Personal Democracy Forum 2010 introduced new ideas and challenged old ways of thinking. There was Eli Pariser's explanation of how social networks might limit our access to divergent points of view (Thanks to what he called the filter bubble); Susan Crawford's challenge to the idea, modestly suggested by Wikipedia founder Jimmy Wales, that Internet entrepreneurs and policymakers can continue to avoid interacting; and, via Twitter, Wales' reply. Jed Miller coined a new term — "evangelrealist" — and defined it.

Jen Pahlka of Code for America elaborated on her idea of accountable citizenship in the 21st-century city, and with Pahlka, Gov 2.0 advocate Tim O'Reilly and Washington, D.C. CTO Bryan Sivak speculated on how media and government's relationship to one another will change to survive in that city.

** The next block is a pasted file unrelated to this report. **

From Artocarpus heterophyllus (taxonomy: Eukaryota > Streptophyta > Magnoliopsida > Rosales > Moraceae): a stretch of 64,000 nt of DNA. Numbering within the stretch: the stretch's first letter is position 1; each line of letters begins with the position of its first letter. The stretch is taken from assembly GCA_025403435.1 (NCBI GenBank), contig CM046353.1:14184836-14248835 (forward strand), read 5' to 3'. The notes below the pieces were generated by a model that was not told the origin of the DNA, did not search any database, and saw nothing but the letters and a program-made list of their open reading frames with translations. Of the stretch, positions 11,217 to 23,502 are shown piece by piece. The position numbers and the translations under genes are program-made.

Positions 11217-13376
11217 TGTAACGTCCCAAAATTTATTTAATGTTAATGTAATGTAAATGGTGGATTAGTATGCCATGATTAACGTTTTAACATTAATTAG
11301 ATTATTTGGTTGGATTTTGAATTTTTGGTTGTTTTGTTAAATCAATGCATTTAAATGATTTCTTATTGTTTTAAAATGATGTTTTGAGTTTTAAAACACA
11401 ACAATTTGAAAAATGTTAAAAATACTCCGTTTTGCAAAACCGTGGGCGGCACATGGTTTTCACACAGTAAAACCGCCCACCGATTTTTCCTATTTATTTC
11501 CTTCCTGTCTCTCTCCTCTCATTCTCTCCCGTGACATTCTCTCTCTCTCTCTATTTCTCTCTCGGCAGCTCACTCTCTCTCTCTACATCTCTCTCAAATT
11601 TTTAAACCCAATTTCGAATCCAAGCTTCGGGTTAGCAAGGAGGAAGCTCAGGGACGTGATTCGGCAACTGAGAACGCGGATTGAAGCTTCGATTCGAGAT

At the PdF Unconference on June 5, a roomful of developers and urban Internet nerds persuaded the New York City Public Advocate to learn to use Twitter for himself.

And that's just a narrow sliver of all the ways PdF exposed the way we're changing how we think about technology in politics, both local and national. Nancy Scola summarized many of them here.

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